By Dan Leo
When images surfaced on social media last week of the Zimbabwean National Rugby team sleeping in the streets after being held up at customs for six hours, I was disappointed but I can’t say I was shocked.
Playing for Samoa, or any Tier Two ot Three nation I suspect, you become accustomed to the odd night sleeping rough. Pavements, hotel lobbies, airport floors; after a while you come to a place where you accept and even expect these kinds of episodes.
Hiccups like these bring character to your career as a player. When the day comes to hang up your boots, they are the moments you look back on either most bitterly or fondly. Whether you reflect upon them favourably or not depends on how you have harnessed those moments, and largely whether you won or lost in the face of them.
Most rugby players will win too many games in a lifetime to remember, let alone rehash. Successes in the face of adversity though, are never forgotten. They become legend, rehashed countlessly around bars with ex- teammates and told affectionately at reunion dinners. Losses on the other hand can be a lifetime source of resentment and anger.
Prior to a contest, they are an unneeded distraction and if not sorted out quickly, detrimental to a team’s cohesion and performance. Not to mention extremely uncomfortable. Inevitably, a team’s manager will have the unenviable task of trying to convince everyone that such incidents are “character building”. Channelled in the right way, they can certainly spur a team on, especially when the opposition is proven to be the responsible party.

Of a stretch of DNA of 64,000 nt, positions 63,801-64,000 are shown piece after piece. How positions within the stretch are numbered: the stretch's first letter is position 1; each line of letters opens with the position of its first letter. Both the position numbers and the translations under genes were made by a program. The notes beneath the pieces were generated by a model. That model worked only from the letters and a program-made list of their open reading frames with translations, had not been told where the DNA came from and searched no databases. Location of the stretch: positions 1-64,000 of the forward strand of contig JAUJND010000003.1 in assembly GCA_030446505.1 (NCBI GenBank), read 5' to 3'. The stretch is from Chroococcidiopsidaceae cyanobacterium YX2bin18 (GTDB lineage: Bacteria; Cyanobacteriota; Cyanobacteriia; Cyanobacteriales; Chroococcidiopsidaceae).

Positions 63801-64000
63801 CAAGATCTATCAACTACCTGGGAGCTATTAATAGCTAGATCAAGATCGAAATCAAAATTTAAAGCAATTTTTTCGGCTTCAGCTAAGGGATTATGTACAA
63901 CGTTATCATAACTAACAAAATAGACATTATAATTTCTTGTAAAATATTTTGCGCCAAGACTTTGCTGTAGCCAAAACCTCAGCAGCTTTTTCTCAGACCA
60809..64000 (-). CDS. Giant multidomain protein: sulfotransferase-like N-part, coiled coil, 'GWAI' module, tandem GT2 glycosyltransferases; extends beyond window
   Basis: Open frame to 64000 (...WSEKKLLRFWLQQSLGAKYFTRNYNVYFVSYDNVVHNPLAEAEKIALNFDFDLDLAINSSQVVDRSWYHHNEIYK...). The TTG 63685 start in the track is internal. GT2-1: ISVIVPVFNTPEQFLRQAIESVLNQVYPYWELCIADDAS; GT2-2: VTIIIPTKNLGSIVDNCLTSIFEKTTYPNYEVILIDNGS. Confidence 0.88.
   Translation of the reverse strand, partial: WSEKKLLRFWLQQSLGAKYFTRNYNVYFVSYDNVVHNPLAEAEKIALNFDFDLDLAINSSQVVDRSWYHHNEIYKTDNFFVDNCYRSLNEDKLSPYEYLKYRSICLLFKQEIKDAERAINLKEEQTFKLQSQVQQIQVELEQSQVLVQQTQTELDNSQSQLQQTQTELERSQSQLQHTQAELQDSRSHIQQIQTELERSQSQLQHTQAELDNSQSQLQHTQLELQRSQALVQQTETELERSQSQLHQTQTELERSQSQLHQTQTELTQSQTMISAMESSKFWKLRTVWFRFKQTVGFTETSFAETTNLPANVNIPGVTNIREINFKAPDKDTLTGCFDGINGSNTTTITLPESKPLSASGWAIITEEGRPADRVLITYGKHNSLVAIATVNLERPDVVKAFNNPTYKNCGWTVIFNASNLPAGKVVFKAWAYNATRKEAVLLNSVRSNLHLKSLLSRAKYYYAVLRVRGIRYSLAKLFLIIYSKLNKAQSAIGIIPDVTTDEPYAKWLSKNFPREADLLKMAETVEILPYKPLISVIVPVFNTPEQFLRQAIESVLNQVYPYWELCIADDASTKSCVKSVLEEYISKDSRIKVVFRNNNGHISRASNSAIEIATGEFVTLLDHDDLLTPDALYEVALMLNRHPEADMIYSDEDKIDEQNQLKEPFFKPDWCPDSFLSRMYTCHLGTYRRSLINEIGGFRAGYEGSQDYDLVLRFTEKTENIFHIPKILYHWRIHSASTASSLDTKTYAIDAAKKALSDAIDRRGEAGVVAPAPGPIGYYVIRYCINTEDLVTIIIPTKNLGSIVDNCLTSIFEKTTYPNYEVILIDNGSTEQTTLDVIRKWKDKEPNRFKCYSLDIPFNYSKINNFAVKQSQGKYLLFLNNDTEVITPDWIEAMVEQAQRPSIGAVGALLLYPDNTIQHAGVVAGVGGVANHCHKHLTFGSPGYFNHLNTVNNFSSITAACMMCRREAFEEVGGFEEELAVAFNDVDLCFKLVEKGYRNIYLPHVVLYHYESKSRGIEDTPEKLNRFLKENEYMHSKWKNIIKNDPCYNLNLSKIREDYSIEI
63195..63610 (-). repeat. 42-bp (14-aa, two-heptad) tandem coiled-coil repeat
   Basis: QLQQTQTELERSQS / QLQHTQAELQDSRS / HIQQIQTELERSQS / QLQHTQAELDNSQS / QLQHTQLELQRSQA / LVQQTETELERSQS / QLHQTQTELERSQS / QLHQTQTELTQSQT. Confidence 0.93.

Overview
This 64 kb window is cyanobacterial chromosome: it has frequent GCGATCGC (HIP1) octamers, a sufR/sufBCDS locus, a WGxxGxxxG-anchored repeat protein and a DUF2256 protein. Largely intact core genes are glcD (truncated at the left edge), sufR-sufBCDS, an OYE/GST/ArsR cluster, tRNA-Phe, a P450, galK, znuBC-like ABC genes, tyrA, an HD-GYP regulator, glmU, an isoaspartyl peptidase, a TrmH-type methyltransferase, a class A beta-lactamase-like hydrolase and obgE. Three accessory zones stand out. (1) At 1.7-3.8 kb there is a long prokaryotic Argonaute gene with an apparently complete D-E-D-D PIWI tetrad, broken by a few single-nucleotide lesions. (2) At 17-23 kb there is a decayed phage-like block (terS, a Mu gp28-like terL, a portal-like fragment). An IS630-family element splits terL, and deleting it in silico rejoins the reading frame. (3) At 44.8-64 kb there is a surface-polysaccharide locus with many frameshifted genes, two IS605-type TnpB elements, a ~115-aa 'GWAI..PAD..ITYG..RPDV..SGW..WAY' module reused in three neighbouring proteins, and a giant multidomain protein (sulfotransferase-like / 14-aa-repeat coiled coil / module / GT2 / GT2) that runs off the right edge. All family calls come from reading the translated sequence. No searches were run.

I remember a time when Samoa was in Suva for a Test match against Fiji. Our hosts put us up in a hostel which had been converted from an old prison, with only the most basic amenities. After feeding us on chicken bone curry for a week, the Fijian Rugby Union “accidentally” failed to arrange a bus to pick us up on match day. Then Samoa head coach, Michael Jones, had to hail taxis and shorten our warm-up to two half-length sprints of the field. National anthems were reduced to one verse each before we were unleashed.
In what stands out as a career highlight, Manu Samoa took out our collective frustration on the opposition that day, putting in one of our most ruthless team performances of the season.
Sadly this wasn’t to be the case for Zimbabwe last weekend, who lost to Tunisia, albeit narrowly, 18-14. You have to feel for them. Losing so closely and with World Cup qualification at stake, those players are destined to a life of ‘what ifs’. What if I had slept well that night? What if we had been able to walk through our set-piece plays rather than being stuck in customs?